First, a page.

There have been complaints that UAC notifications slow down various tasks on the computer such as the initial installation of software onto Windows Vista.[18] It is possible to turn off UAC while installing software, and reenable it at a later time.[19] However, this is not recommended since, as File & Registry Virtualization is only active when UAC is turned on, user settings and configuration files may be installed to a different place (a system directory rather than a user-specific directory) if UAC is switched off than they would be otherwise.[20] Also note that Internet Explorer 7's "Protected Mode", whereby the browser runs in a sandbox with lower privileges than the standard user, relies on UAC; and will not function if UAC is disabled.[13]

Yankee Group analyst Andrew Jaquith stated that "while the new security system shows promise, it is far too chatty and annoying."[21] However, this statement was made over six months before Vista was actually released (even before Beta 2 was released). By the time Windows Vista was released in November 2006, Microsoft had drastically reduced the number of operating system tasks that triggered UAC prompts, and added file and registry virtualization to reduce the number of legacy applications that trigger UAC prompts.[3] However, David Cross, a product unit manager at Microsoft, stated during the RSA Conference 2008 that UAC was in fact designed to "annoy users," and force independent software vendors to make their programs more secure so that UAC prompts would not be triggered.[22] In response to these criticisms, Microsoft has altered UAC activity in Windows 7. For example, by default users are not prompted to confirm actions initiated with the mouse and keyboard alone such as operating Control Panel applets. New York Times Gadgetwise writer Stephen Williams says: "One recommended way to wring more speed from Vista is to turn off the overly protective User Account Control whose pop-ups are like having your mother hover over your shoulder while you work."[23]. A study by Sophos using 10 unique samples which had arrived in their labs, showed that UAC , on its default level, could not protect Windows 7 from 8 of the samples. [24]

See also


  1. ^ "The Windows Vista and Windows Server 2008 Developer Story: Windows Vista Application Development Requirements for User Account Control (UAC)". The Windows Vista and Windows Server 2008 Developer Story Series. Microsoft. April 2007. Retrieved 2007-10-08. 
  2. ^ "Understanding and Working in Protected Mode Internet Explorer". Microsoft. January 2006. Retrieved 2007-12-08. 
  3. ^ a b c Torre, Charles (March 5, 2007). "UAC - What. How. Why." (video). Retrieved 2007-12-08. 
  4. ^ a b c Kerr, Kenny (September 29, 2006). "Windows Vista for Developers – Part 4 – User Account Control". Retrieved 2007-03-15.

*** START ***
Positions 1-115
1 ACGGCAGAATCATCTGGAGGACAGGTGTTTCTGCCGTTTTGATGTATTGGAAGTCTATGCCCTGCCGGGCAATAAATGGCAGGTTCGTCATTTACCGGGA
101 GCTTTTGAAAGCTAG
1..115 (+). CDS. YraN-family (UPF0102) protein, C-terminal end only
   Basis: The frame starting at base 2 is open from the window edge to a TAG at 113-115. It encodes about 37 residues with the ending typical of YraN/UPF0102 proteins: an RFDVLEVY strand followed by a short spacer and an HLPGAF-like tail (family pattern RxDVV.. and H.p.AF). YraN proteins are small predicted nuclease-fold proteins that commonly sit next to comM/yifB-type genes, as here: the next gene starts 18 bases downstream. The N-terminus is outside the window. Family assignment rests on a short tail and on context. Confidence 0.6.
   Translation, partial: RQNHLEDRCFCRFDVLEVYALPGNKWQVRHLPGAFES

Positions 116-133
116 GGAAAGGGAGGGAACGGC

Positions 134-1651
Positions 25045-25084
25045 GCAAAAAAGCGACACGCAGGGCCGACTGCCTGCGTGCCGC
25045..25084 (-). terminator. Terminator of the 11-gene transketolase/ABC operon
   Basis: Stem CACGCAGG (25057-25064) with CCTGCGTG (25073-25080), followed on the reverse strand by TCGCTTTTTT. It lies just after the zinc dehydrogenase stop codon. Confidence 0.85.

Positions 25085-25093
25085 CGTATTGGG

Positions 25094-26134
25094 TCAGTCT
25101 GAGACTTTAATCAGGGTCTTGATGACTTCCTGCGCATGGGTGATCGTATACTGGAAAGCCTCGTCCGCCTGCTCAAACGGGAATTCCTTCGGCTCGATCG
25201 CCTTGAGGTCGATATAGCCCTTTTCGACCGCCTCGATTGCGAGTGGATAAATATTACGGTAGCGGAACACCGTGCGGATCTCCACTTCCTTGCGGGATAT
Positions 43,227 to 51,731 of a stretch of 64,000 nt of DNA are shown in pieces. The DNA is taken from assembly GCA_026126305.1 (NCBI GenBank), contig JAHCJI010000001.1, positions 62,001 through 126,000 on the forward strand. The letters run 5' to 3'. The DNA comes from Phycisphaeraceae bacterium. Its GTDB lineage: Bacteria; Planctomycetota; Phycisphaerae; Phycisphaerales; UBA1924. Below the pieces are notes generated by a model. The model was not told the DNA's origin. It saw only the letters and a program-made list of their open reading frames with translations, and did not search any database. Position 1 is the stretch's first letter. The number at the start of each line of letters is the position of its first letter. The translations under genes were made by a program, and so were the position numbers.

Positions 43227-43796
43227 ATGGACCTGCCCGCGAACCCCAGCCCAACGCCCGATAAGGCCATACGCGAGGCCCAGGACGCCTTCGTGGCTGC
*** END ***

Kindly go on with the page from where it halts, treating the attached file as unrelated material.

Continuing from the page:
5. ^ Bott, Ed (2007-02-02). "What triggers User Account Control prompts?". 
  6. ^ Allchin, Jim (2007-01-23). "Security Features vs. Convenience". Windows Vista Team Blog. Microsoft. Retrieved 2007-03-04. 
  7. ^ "User Account Control Overview". Technet. Microsoft. 
  8. ^ "User Account Control Prompts on the Secure Desktop". UACBlog. MSDN Blogs. 2006-05-03. Retrieved 2007-02-25. 
  9. ^ Bott, Ed (February 2, 2007). "Why you need to be discriminating with those Vista tips". Ed Bott's Windows Expertise. Retrieved 2007-12-08. 
  10. ^ "Chapter 2: Defend Against Malware". Windows Vista Security Guide. Microsoft. November 8, 2006. Retrieved 2007-03-15. 
  11. ^ "Administrator Marking for Command Prompt". UACBlog. MSDN Blogs. August 1, 2006. Retrieved 2006-08-07. 
  12. ^ "Accessible UAC Prompts". Windows Vista Blog. Microsoft. 
  13. ^ a b Russinovich, Mark (June 2007). "Inside Windows Vista User Account Control". TechNet Magazine. Microsoft. Retrieved 2007-12-08. 
  14. ^ Friedman, Mike. "Protected Mode in Vista IE7". IEBlog. 
  15. ^ Mike Carlisle (2007-03-10). "Making Your Application UAC Aware". The Code Project. Retrieved 2007-03-15. 
  16. ^ Junfeng Zhang (2006-10-18). "Programmatically determine if an application requires elevation in Windows Vista". MSDN Blogs. Retrieved 2008-01-24. 
  17. ^ "Understanding and Configuring User Account Control in Windows Vista". Microsoft. Retrieved 2007-07-05. 
  18. ^ "Disabling the UAC feature". 2007-03-10. Retrieved 2007-03-10. 
  19. ^ "Disable UAC in Vista". 
  20. ^ Bott, Ed (2007-02-02). "Why you need to be discriminating with those Vista tips". Ed Bott's Windows Expertise. Retrieved 2007-07-05. 
  21. ^ Evers, Joris (2006-05-07). "Report: Vista to hit anti-spyware, firewall markets". ZDNet News. CNet. Retrieved 2007-01-21. 
  22. ^ Microsoft: Vista feature designed to 'annoy users' | Tech News on ZDNet
  23. ^ Gadgetwise, New York Times, May 14, 2008.
  24. ^